Though he has yet to concede, U.S. Rep. Allen West, a former Army lieutenant colonel and Republican firebrand, narrowly lost his re-election bid last week.
So what’s in the cards for the coastal Florida congressman after his lame-duck duties are done? Sue Everhart, chairman of the Georgia Republican party, said Monday she would love it if West, an Atlanta native and Grady High School grad, returned to his roots.
“I would be glad to have him come back to Georgia and at some point run here,” Everhart told my AJC colleague Daniel Malloy during a discussion about diversity within the Republican party. “I would certainly try to help him because he has done his job. The way he ran his race didn’t in any way interfere with the job he did. He ran as a Republican, a conservative Republican.”
Everhart called the one-term West “one of the finest congressmen this country’s ever had.”
Returns show that West’s Democratic challenger, Patrick Murphy, edged out the incumbent with a winning margin of less than 1 percent.
In a bid to shore up tea party support within Congress, Washington-based FreedomWorks on Monday endorsed U.S. Rep. Tom Price, R-Roswell, as chairman of the U.S. House Republican conference – the No. 4-ranking position in the chamber.
The tea party organization also backed U.S. Rep. Tom Graves, R-Ranger, as chairman of the Republican Study Committee.
“It’s imperative that Republicans in Congress pick leaders like Tom Price with a demonstrated commitment to conservative economic policies that encourage job creation and economic growth,” said Matt Kibbe, president of FreedomWorks. It’s notable that, while the organization cited Graves’ 91 percentile ranking on its legislative scorecard, no ranking was offered for Price.
House Republicans will vote on Wednesday.
Last week, Price offered up this video message to his fellow House Republicans. Many see the Georgia congressman underlining a difference between him and Speaker John Boehner – continued opposition to Obamacare:
The woman Republicans love to hate may be stepping down, the Washington Post reports this morning:
House Minority Leader Nancy Pelosi (Calif.), who built and then lost the largest Democratic majority in a generation, is considering ending her historic 10-year reign as Democratic leader after the second disappointing election in a row for her caucus.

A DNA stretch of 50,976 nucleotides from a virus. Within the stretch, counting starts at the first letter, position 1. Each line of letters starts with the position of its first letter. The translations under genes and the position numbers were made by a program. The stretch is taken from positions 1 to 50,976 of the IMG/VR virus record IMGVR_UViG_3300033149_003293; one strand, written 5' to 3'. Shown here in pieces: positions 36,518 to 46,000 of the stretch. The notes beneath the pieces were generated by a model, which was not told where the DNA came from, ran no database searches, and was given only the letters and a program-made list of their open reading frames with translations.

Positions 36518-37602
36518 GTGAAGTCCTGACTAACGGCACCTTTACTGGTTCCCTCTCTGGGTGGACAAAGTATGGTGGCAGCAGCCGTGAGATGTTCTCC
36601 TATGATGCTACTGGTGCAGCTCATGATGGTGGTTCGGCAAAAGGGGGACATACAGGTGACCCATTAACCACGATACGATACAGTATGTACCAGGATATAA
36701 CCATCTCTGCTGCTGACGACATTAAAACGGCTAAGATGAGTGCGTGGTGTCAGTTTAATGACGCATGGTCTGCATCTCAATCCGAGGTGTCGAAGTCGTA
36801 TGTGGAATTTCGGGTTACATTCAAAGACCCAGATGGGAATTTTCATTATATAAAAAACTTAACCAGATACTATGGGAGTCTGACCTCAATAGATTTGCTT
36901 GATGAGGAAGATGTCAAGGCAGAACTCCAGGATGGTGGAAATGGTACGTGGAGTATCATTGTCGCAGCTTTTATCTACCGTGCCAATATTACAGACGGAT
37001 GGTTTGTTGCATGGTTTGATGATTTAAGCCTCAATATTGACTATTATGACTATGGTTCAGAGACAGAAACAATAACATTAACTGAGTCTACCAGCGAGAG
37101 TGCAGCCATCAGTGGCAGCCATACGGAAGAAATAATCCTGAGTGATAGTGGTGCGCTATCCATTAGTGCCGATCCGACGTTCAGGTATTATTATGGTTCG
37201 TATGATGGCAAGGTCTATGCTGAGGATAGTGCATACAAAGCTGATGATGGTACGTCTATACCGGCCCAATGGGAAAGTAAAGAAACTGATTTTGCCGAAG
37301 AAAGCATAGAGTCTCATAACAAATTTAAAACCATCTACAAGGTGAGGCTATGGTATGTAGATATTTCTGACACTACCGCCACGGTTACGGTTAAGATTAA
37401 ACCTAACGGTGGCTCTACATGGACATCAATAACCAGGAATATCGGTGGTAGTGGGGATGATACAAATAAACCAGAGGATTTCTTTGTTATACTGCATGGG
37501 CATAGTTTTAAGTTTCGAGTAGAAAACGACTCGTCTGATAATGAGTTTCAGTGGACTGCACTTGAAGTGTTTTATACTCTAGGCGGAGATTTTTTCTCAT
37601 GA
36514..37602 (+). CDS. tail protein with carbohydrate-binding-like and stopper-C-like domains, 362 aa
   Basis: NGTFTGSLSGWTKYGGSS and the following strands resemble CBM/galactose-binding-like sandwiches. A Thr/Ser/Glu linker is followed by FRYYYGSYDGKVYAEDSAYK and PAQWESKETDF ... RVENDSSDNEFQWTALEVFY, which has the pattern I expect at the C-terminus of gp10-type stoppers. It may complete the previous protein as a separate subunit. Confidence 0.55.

… Some Democratic insiders expect her decision by Wednesday, after Congress returns to try to forge a deal to avert a massive set of automatic tax increases and spending cuts.
Meanwhile, the New York Times reports that Democrats are about to filch a Republican idea:
With both parties positioning for difficult negotiations to avert a fiscal crisis as Congress returns for its lame-duck session, Democrats are latching on to an idea floated by Mitt Romney to raise taxes on the rich through a hard cap on income tax deductions.
…The cap — never fully detailed by Mr. Romney — is similar to a longstanding proposal by Mr. Obama to limit income tax deductions to 28 percent, even for affluent households that pay a 35 percent rate. But a firm cap of around $35,000 would hit the affluent even harder than Mr. Obama’s proposal, which has previously gotten nowhere in Congress.
After a big election, there is a tendency even among journalists to curl up into a fetal position and shut down. But the little things – life’s small gifts – keep you going. This, for instance:
Human Rights Watch is pleased to invite you to the launch of a new report, “Losing Humanity: The Case against Killer Robots,” on Monday, November 19, 2012, at 10:00 a.m. in Washington, DC.
- By Jim Galloway, Political Insider